• Ez 17:22-24
• Psa 92:2-3, 13-14, 15-16
• 2 Cor 5:6-10
• Mk 4:26-34
“If the providence of God does not preside over human affairs,” wrote St. Augustine, “there is no point in busying oneself about religion.” But what is providence? It is sometimes confused with fate and blind destiny. Correctly defining it requires the recognition that God created all things for a purpose and he, as Frank Sheed stated in Theology and Sanity, “has made provision that each being should fulfill His purpose. This overruling provision which God has made, that His plan be not stultified or any way frustrated, is His Providence.”
The Catechism of the Catholic Church begins a section on providence (pars 302-24) with an apparent paradox: Creation is good and has a “proper perfection”, yet it is also incomplete: “The universe was created ‘in a state of journeying’ (in statu viae) toward an ultimate perfection yet to be attained, to which God has destined it” (par 302). The guidance of God along this great journey is “divine providence.”
Each of today’s readings touches on the mystery of God’s providential work. The reading from Ezekiel is a passage that follows the “allegory of the eagles” (Ez 17:1-10). The background is the tragic Babylonian exile. The king of Judah, Jehoiachin (“the topmost branch” of the cedar, Judah), had been taken into exile in 597 B.C. by the Babylonian king Nebuchadnezzar (the “great eagle”). Jehoiachin’s uncle, Zedekiah, was then set up as a vassal and swore an oath of allegiance to the Babylonian ruler. But Zedekiah then sought to align himself with Egypt (“another great eagle”) and Pharoah Hophra, and so was swiftly punished.
The question remained: would Judah once again prosper? “True, it is planted, but will it prosper”? (Ez 17:10). The answer, said God, is an emphatic “Yes!” The cedar, Judah, would once again be planted “on a high and lofty mountain” and bear fruit and become “majestic”. God’s covenantal promises to his wayward and downtrodden people would be fulfilled through his providential care: “As I, the Lord, have spoken, so will I do.”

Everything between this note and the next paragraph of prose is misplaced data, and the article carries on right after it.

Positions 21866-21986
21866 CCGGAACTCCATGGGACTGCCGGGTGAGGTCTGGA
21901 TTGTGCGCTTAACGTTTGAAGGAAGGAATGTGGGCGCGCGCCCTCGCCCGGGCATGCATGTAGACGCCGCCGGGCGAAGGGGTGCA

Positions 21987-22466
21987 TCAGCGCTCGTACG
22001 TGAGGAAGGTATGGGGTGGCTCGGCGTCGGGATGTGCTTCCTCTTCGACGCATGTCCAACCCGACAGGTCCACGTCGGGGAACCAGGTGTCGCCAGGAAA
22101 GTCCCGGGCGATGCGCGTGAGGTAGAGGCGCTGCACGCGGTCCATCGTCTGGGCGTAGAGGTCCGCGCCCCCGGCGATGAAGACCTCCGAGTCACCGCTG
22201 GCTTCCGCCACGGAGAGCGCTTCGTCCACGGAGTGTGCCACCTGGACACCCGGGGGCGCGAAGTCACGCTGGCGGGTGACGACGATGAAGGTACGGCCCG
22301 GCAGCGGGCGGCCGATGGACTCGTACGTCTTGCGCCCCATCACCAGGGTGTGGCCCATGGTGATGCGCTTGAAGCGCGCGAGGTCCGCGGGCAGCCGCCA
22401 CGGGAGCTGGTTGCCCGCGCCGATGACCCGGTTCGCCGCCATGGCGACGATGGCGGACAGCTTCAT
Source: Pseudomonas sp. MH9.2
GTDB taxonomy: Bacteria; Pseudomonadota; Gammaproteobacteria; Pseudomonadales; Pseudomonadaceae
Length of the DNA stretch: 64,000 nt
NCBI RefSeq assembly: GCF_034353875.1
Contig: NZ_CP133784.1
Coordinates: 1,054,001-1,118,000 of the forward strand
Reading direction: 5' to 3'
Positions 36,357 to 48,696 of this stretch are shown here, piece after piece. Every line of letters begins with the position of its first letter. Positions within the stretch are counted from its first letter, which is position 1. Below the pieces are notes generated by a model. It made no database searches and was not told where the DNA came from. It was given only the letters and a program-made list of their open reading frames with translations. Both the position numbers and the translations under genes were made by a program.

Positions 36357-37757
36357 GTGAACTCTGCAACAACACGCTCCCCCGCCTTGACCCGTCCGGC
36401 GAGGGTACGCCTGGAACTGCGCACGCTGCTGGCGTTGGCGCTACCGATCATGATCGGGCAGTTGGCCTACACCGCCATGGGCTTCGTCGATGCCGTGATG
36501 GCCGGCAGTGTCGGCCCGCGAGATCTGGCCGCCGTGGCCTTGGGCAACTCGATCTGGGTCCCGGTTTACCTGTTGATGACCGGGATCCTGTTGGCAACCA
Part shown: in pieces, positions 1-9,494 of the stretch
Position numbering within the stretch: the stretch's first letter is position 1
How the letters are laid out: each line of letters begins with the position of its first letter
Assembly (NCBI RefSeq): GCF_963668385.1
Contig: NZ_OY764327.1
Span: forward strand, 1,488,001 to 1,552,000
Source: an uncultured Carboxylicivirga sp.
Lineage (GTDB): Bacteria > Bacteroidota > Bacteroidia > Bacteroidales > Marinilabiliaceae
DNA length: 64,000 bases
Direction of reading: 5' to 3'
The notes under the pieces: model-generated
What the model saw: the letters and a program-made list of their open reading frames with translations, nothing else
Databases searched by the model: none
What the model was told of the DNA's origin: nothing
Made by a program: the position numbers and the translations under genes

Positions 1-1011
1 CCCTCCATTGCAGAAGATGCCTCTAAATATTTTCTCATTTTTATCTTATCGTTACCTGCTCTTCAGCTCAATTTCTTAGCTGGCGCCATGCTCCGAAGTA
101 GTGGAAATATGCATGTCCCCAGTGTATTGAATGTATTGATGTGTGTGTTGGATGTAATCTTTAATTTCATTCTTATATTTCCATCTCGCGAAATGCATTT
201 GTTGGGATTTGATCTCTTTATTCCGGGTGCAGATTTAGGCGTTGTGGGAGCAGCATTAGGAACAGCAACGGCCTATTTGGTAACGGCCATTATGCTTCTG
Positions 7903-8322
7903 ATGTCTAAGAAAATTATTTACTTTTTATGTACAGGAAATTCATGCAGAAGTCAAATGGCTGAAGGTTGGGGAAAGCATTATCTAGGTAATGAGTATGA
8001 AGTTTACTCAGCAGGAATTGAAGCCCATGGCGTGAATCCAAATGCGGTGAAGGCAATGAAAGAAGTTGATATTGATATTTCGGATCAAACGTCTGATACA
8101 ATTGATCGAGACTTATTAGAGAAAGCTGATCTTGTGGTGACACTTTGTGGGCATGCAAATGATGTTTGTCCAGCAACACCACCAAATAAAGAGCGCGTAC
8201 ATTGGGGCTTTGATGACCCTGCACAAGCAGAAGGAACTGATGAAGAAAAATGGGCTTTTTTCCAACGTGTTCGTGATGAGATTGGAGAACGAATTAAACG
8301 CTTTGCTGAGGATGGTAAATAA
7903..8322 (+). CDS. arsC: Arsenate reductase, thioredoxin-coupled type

Scripture is filled with stories of man’s failure and God’s mercy and providence. Many times, of course, the people of God had to suffer greatly for their sins. And the ways by which God fulfilled his promises were not always obvious or expected. What is required of man, St. Paul emphasized in his second letter to the Christians in Corinth, is fortitude and courage in the midst of difficulties, “for we walk by faith, not sight.” Yes, Paul acknowledged, he would prefer to be in heaven with the Lord, a longing he also expressed to the Philippians (Phil. 1:23). But the first priority is to please God by pursuing his will, for we know that each will “receive recompense, according to what he did in the body, whether good or evil.” Providence, then, is not at all contrary to man’s free will, even if we fail to fully understand how God is working in particular situations.
This inability to comprehend the depths and widths of God’s providence is addressed in the two parables spoken by Jesus to the crowds. The first parable emphasizes the divine, invisible power animating the growth of the kingdom of God. A man must scatter seed in order for his crop to grow, but he does not control the earth and the biological process of growth: “Of its own accord the land yields fruit.”
And what of the sower of the seed? He “knows not how” the growth takes place; it is beyond his understanding. The second parable parallels the reading from Ezekiel: what began as a small seed—“the smallest of all the seeds on the earth”—becomes a great tree with “large branches, so that the birds of the sky can dwell in its shade.”
The proper response to divine providence is not anger or frustration, but humility and thanks. “In all created things discern the providence and wisdom of God,” wrote St. Teresa of Jesus, “and in all things give Him thanks.”
(This “Opening the Word” column originally appeared in the June 17, 2012 edition of Our Sunday Visitor newspaper.)
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